With less than perfect credit, Kathy Cryster was told there was only way she could qualify for a car loan — if she bought a car equipped with a high-tech gadget that disables the vehicle if she misses a payment.

She needed a car to get to work but was worried about being at the mercy of an electronic device that might cause her to be stranded if she ran short on cash.

"Public transportation was not an option," said Cryster, 51, of East McKeesport, Pa.

Three and a half years later, she realizes those early fears were unfounded. She's never missed a payment on her 2000 Chevy Malibu and that has played a big role in helping rebuild her credit rating.

Car dealers across the country are using an innovative new car payment technology called On Time, which ensures that customers who have credit problems will make prompt payments, because if they don't pay they don't drive.

Developed by Sekurus Inc., a company based out of Murrieta, Calif., On Time is a small computer that fits beneath a car's dashboard. It begins flashing the day a payment is due. Two days later, it also starts beeping to warn drivers their car will be disabled within 24 hours. If a payment is not made, the device signals a chip in the car's starter, preventing it from turning over when an owner turns the key.

"As long as they make their payments there's absolutely no issues. If they don't, the device takes charge," said Jim Shorkey, owner of Courtesy Jeep Suzuki in North Huntingdon, Pa., the dealership where Cryster bought her car.

Shorkey said he has been using the On Time system for about six years. Car repossessions and delinquent payments have decreased during that time and he has been able to help more people with poor credit buy vehicles.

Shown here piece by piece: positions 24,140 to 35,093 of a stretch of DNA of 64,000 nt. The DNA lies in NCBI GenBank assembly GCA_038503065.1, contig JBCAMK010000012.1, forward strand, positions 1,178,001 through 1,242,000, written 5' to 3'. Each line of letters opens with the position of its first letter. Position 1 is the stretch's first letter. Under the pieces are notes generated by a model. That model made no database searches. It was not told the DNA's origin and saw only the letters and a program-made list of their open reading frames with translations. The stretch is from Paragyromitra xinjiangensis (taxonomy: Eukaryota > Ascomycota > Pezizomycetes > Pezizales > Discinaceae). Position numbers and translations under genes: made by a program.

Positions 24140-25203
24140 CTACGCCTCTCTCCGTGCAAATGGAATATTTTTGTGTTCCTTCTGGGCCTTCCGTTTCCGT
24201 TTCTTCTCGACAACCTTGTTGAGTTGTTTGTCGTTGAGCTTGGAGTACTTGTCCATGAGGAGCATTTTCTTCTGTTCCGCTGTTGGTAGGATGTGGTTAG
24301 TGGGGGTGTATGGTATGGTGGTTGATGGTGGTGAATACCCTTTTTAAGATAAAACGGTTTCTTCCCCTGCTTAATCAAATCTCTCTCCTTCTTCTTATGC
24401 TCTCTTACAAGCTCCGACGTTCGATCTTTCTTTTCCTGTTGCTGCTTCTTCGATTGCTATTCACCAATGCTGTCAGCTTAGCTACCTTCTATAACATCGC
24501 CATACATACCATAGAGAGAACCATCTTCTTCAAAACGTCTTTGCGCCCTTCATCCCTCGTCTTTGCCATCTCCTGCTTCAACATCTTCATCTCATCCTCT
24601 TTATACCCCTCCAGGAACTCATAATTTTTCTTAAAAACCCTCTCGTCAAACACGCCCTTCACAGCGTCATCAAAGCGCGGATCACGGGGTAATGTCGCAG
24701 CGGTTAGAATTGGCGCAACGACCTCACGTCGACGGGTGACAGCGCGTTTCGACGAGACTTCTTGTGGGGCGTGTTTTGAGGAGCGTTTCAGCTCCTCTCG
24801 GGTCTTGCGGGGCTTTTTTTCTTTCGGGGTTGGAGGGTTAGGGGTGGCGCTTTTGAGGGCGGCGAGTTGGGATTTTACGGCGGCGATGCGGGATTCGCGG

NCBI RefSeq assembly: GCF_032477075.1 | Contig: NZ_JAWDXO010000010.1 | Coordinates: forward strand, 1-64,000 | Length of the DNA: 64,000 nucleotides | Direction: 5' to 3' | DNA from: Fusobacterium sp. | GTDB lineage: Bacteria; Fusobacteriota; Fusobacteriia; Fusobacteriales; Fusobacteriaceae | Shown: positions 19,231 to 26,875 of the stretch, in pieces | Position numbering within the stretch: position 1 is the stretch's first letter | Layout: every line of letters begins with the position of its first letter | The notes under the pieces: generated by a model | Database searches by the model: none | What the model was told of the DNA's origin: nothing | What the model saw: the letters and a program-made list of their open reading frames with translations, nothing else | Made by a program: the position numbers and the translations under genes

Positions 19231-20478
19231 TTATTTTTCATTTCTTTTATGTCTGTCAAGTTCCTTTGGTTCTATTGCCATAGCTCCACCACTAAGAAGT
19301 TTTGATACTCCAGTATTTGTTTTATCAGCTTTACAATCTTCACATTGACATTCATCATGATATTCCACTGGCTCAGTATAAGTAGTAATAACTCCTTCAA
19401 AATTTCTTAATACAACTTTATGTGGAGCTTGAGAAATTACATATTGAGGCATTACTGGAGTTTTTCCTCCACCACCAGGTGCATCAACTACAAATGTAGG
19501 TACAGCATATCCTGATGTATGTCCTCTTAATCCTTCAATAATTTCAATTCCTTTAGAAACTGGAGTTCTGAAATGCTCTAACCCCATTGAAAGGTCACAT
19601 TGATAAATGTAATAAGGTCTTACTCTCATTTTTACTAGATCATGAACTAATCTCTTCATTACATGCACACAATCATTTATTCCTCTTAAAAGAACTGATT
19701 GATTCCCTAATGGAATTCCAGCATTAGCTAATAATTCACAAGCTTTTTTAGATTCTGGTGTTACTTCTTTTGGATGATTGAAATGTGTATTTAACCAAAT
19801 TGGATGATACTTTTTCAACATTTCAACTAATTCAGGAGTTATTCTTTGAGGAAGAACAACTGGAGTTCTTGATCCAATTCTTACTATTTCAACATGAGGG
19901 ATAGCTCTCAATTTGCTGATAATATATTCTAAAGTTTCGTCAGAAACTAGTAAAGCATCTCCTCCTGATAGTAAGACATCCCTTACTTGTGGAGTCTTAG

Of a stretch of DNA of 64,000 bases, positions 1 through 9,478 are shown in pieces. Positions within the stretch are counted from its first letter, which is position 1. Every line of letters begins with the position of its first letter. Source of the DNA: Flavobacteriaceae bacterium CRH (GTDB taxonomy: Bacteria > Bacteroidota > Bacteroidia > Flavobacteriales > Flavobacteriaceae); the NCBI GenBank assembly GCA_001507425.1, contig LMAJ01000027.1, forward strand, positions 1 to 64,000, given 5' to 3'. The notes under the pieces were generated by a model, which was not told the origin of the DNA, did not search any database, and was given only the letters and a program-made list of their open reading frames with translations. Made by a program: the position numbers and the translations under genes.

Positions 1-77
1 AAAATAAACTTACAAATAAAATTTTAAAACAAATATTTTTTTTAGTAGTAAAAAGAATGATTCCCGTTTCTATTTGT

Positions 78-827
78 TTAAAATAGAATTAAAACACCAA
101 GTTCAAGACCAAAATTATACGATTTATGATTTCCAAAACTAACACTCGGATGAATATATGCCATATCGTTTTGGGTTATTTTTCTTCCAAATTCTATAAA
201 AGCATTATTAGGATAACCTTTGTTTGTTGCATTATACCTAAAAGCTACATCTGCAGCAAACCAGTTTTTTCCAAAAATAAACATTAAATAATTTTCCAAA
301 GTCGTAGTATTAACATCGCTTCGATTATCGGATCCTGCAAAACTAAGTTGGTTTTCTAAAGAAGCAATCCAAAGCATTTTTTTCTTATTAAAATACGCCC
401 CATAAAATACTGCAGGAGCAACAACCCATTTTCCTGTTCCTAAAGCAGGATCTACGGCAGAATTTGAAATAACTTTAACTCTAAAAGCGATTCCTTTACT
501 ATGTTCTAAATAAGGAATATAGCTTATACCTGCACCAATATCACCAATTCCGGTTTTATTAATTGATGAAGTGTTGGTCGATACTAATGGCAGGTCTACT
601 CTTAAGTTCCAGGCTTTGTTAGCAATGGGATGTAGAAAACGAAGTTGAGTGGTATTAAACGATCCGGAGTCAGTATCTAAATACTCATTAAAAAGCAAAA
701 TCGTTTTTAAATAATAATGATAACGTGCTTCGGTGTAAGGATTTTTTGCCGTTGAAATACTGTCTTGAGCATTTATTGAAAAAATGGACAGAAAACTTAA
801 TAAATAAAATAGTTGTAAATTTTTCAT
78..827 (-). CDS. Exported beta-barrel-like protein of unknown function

He sells about 70 cars a year outfitted with the device. Most of those cars are used, but he has sold some new cars with the On Time system as well.

"It works very well," Shorkey said. "We have had some people graduate to not needing this device. The sole purpose is to get people to pay on time."

Customers with the On Time device usually have to pay a higher interest rate on car loans. Sean Rattigan, finance manager at Courtesy Jeep Suzuki, said their interest rate averages around 18 percent, whereas customers with the best credit pay around 6 or 7 percent.

Rattigan said the devices are programmed for the total loan payoff and cannot be removed until the car loan is satisfied in full. Each unit costs dealers about $200.

Cryster pays $85 a week on her car loan. After she makes her payments each Friday, the dealership gives her a numeric code to punch into the device that allows her to drive until the next payment is due.

"It has helped me prioritize," she said. "You realize your car bill is an important thing to make sure you take care of. It did turn out to be a good deal for me."